The utilisation of producer gas - from thermal gasification of biomass - as a fuel for spark ignition gas engines is of vital importance to the ongoing effort of making biomass gasification a commercially feasible technology.
Tests have been carried out with a 1.1 litre four-cylinder natural aspirated SI engine in conjunction with a two-stage gasifier with a nominal thermal input of 100 kW. The fuel-gas is produced from wood chips in order to get a CO2 neutral fuel for combined heat and power production. The producer gas has a very low tar and particulate content and high hydrogen content. As the gasifier was operated with varying fuel properties, engine tests were made with different fuel-gas compositions. The engine tests showed that producer gas has a power and efficiency advantage compared to natural gas when operating the engine at lean burn conditions. The engine was operated at air/fuel ratios varying from stoichiometric to extremely lean burn (λ>3). This was done while maintaining a good efficiency and power output.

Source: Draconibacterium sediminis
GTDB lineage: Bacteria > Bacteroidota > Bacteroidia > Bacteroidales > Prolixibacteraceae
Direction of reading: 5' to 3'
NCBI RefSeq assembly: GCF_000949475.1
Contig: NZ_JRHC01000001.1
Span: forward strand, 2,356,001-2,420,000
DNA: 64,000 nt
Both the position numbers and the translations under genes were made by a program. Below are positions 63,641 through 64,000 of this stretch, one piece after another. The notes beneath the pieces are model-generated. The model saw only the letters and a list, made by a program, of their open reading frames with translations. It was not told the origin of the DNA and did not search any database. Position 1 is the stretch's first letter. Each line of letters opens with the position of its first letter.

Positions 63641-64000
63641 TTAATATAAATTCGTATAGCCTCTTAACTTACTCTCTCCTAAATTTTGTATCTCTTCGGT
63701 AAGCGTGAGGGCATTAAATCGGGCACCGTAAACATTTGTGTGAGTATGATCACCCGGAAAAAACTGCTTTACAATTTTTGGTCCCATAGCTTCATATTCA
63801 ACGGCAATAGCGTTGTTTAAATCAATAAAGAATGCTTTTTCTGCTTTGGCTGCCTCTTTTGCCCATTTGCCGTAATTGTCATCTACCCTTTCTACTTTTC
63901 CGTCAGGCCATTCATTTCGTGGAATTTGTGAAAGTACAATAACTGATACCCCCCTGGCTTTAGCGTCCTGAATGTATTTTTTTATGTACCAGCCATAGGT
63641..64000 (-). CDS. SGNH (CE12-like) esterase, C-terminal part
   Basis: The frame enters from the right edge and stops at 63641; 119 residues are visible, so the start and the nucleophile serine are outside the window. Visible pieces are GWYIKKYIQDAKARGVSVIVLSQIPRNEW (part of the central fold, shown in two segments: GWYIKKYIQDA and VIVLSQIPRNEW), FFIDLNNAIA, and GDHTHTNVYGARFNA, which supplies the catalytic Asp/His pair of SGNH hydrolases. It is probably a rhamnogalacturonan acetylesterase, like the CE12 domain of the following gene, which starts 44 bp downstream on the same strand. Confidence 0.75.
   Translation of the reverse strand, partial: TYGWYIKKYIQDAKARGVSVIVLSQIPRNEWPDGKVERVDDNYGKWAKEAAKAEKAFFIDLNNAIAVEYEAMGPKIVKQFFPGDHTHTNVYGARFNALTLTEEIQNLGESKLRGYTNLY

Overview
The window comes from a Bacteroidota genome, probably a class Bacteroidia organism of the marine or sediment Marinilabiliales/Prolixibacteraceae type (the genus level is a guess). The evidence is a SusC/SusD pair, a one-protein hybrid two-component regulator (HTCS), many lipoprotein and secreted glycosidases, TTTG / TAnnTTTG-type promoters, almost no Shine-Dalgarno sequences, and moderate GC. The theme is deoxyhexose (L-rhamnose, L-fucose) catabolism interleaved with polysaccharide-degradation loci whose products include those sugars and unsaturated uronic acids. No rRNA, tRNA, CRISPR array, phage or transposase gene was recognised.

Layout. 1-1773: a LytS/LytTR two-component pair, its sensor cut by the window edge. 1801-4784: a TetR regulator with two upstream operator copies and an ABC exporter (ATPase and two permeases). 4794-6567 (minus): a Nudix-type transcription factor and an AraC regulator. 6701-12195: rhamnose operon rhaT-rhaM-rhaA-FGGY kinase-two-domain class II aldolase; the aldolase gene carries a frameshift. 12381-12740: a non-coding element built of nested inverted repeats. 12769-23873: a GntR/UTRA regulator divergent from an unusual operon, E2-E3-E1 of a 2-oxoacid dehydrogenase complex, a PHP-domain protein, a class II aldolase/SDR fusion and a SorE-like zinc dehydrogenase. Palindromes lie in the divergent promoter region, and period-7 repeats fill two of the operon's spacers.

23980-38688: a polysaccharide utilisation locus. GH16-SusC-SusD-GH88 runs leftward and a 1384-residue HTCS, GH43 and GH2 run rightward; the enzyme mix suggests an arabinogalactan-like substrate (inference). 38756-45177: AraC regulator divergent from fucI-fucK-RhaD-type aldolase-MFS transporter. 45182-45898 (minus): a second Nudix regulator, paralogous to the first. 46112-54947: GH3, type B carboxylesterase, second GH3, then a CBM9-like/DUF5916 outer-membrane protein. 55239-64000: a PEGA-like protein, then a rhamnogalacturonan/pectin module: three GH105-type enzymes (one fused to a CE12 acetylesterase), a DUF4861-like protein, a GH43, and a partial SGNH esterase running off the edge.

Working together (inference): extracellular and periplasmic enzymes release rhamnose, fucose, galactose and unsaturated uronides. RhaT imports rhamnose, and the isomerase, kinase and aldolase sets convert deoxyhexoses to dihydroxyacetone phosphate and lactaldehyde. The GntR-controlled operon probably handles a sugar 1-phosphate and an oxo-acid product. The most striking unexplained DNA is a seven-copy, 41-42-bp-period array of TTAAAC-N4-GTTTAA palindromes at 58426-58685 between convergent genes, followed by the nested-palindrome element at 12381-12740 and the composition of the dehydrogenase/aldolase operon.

A gas-mixing apparatus was fabricated in order to make synthetic producer gas. With this apparatus, engine experiments were possible, without starting up the gasifier. Experiments have been conducted with a 0.48 litre one-cylinder high compression ratio SI engine fueled by synthetic producer gas, natural gas and a mixture of both. The engine has a detachable piston crown. Different combustion chamber configurations, compression ratios and fuel-gas compositions have been tested.
It has been shown that it is possible to operate the engine at a compression ratio of 16:1 without experiencing knocking.
By using a fuel mixture of 50 v% producer gas and 50 v% natural gas the unburned hydrocarbon emissions from the engine were reduced by up to 70 % compared to natural gas.